Figure 2: State Class Diagram

Figure 2: State Class Diagram

Each of the state implementations are designated A1State to E4State. (See the labeled grid in Figure 2 in Part I). Of course, while the State design pattern diagram is relatively simple, the Context can be challenging, especially when using a Json file for recording moves. However, to get started with the code, we’ll start at the beginning with the UI and the Client that makes requests to the State pattern.

The UI and Client

The UI is an HTML5 document embedded in a PHP class and is more of an HTML document than a PHP one. A heredoc string (EXPLORE) is placed in a PHP private variable, $explorerUI. An echo statement displays the HTML on the screen when the $worker variable instantiates the PHP class.

< ?php
class ExplorerUI
    private $explorerUI;
    public function __construct()
        //Use the Security object to encode table
        $this->explorerUI=< <<EXPLORE
        <!DOCTYPE html>
            <link rel="stylesheet" type="text/css" href="explorer.css"/>
            <meta charset="UTF-8"/>
            <title>OOP Cavern</title>
            <h2>OOP Explorer</h2>
        <h3>Explore Next Direction</h3>
        <legend>Move Options</legend>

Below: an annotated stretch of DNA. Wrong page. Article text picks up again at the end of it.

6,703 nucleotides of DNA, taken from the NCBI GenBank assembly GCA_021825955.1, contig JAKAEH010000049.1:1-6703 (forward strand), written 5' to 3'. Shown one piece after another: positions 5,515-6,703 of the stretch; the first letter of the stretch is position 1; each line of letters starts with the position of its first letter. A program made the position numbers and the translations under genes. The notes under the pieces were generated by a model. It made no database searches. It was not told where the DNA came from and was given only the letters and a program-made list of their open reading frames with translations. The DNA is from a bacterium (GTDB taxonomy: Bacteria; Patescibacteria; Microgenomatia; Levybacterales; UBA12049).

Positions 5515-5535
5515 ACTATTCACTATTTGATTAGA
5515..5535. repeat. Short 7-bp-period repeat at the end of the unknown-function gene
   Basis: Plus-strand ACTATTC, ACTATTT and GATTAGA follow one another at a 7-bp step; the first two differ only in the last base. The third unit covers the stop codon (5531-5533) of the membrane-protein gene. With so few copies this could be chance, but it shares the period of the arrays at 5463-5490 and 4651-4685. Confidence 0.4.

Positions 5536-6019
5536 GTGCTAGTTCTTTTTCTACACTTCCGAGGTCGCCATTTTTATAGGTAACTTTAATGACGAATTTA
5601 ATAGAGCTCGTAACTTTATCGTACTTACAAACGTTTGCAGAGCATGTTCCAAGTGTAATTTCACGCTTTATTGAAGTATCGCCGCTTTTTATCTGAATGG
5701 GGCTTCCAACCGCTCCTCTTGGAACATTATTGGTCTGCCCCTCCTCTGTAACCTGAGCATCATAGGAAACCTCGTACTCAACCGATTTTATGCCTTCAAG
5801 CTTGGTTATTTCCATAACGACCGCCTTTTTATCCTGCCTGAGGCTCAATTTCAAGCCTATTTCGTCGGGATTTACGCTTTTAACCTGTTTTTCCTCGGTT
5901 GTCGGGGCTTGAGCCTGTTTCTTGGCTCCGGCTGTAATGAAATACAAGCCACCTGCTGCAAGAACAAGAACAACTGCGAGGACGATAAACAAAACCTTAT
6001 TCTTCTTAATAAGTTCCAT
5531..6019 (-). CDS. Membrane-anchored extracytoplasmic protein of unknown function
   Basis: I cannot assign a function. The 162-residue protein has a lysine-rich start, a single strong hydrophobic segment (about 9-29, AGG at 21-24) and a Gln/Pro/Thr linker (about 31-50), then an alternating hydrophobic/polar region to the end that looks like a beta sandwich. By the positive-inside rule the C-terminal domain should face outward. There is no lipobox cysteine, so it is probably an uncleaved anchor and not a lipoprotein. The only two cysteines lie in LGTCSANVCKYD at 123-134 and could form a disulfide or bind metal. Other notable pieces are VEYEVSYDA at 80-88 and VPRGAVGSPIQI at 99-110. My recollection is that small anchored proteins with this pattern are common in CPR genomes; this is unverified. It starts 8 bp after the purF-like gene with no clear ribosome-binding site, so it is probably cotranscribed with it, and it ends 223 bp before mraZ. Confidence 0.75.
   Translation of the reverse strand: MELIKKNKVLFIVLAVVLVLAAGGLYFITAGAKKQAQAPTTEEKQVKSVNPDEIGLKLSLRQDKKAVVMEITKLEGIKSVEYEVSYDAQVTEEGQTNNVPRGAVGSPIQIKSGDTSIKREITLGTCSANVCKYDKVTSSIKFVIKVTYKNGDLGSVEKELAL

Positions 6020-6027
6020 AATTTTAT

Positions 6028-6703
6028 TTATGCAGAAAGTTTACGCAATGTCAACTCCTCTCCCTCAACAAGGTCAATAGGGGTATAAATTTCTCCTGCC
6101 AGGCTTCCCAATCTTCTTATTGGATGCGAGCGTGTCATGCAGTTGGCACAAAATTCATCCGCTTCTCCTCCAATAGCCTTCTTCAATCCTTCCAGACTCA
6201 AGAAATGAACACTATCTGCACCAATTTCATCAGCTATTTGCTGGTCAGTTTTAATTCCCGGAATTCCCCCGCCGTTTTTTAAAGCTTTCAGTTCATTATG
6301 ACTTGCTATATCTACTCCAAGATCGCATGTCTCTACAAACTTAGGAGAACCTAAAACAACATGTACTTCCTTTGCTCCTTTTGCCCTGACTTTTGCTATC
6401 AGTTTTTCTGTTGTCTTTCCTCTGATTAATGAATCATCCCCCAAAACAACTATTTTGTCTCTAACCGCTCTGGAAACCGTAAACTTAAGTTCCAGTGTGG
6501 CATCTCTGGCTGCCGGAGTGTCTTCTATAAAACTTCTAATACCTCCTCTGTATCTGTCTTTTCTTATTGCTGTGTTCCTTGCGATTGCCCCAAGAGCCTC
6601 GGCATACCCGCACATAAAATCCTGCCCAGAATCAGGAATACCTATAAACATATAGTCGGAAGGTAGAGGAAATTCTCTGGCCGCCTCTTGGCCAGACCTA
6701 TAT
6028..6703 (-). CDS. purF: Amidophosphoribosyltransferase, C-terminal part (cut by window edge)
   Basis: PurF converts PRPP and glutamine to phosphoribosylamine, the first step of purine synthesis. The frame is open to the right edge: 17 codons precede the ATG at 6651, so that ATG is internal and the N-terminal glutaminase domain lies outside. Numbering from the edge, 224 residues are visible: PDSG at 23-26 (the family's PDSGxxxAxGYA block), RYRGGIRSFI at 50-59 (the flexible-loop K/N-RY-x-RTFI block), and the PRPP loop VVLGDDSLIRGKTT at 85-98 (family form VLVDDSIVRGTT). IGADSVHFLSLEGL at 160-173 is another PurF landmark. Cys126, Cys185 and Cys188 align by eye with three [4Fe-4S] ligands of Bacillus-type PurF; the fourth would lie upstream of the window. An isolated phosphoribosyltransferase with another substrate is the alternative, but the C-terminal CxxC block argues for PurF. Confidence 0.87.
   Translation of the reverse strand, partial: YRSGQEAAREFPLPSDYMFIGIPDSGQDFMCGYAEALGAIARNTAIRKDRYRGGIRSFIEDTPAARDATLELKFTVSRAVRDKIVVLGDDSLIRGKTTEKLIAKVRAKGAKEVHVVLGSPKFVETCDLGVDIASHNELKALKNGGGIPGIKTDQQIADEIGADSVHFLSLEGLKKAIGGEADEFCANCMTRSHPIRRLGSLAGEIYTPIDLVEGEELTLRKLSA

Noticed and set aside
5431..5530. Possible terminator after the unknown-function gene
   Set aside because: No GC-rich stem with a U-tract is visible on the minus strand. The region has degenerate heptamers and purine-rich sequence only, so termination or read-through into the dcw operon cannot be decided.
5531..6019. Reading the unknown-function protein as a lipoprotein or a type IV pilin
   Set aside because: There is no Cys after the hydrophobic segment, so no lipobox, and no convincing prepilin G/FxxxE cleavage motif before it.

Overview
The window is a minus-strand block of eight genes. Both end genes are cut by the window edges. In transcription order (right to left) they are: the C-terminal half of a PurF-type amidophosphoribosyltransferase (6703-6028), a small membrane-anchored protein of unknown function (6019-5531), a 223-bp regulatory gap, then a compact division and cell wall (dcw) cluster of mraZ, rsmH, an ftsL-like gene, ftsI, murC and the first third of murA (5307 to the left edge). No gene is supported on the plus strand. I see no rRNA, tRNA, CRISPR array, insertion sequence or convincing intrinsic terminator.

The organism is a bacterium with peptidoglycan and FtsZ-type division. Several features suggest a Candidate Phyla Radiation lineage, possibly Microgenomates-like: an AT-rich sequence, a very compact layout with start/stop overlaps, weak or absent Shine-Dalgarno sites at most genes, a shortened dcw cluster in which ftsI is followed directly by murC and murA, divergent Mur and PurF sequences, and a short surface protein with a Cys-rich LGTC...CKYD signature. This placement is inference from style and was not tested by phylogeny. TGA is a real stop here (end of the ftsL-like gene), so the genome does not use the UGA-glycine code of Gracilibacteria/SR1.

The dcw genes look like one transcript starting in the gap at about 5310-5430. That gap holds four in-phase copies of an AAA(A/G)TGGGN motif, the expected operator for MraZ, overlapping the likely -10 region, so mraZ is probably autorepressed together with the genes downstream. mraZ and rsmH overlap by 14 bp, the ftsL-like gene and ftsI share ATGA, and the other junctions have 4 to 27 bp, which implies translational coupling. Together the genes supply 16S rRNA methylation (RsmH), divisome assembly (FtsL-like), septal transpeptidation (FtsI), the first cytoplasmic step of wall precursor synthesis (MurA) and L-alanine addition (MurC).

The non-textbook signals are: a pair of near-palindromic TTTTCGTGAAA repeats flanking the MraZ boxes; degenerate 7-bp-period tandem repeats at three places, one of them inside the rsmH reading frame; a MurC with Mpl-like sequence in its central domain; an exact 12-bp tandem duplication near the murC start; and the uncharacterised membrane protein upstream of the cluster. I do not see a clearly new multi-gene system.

<form action="ExplorerClient.php" method="post" target="cavestate">
            <tr><td></td><td><input type="radio" name="move" value="northMove"/>&nbsp;Move North</td><td></td></tr>
            <tr><td><input type="radio" name="move" value="westMove" checked="checked"/>&nbsp;Move West</td><td></td><td></td><td><input type="radio" name="move" value="eastMove"/>&nbsp;Move East</td></tr>
            <tr><td></td><td><input type="radio" name="move" value="southMove"/>&nbsp;Move South</td><td></td></tr>
        &nbsp;&nbsp;&nbsp;&nbsp;&nbsp;<input type = "text" name="seeker" maxlength="5" size="6" value ="chump"/>&nbsp Your seeker name: Five characters; no spaces<p></p>
        <input type="submit" class="submit" name ="makemove" value ="Make your move"/>
        <iframe seamless name="cavestate" width="500" height="450">CaveState</iframe>
        echo $this->explorerUI;
$worker=new ExplorerUI();

I used a table for setting up the UI “move center” to make it easy for the player to select the next move. (A CSS form for the move center certainly would be more elegant, but the table worked ok; so I used it after testing it on a desktop, tablet and smartphone.) You can see how the UI looks in Figure 1 in Part I of the State maze).
Continue reading ‘State Maze Part 2: Play’


PHP OOP Game Coding: Collision Detection

ropeDistance in 2D Space

For a number of years I’ve had David Bourg’s book, Physics for Game Developers (2002, O’Reilly), and I’ve been meaning to translate a set of formulas into OOP classes that could be used as part of a PHP game development library. After spending time on (simple) game development last summer using Python, I decided it was time to get busy with a similar project using more OOP and PHP. I wanted something that was small enough to run on Raspberry Pi computers, but still an animated video game.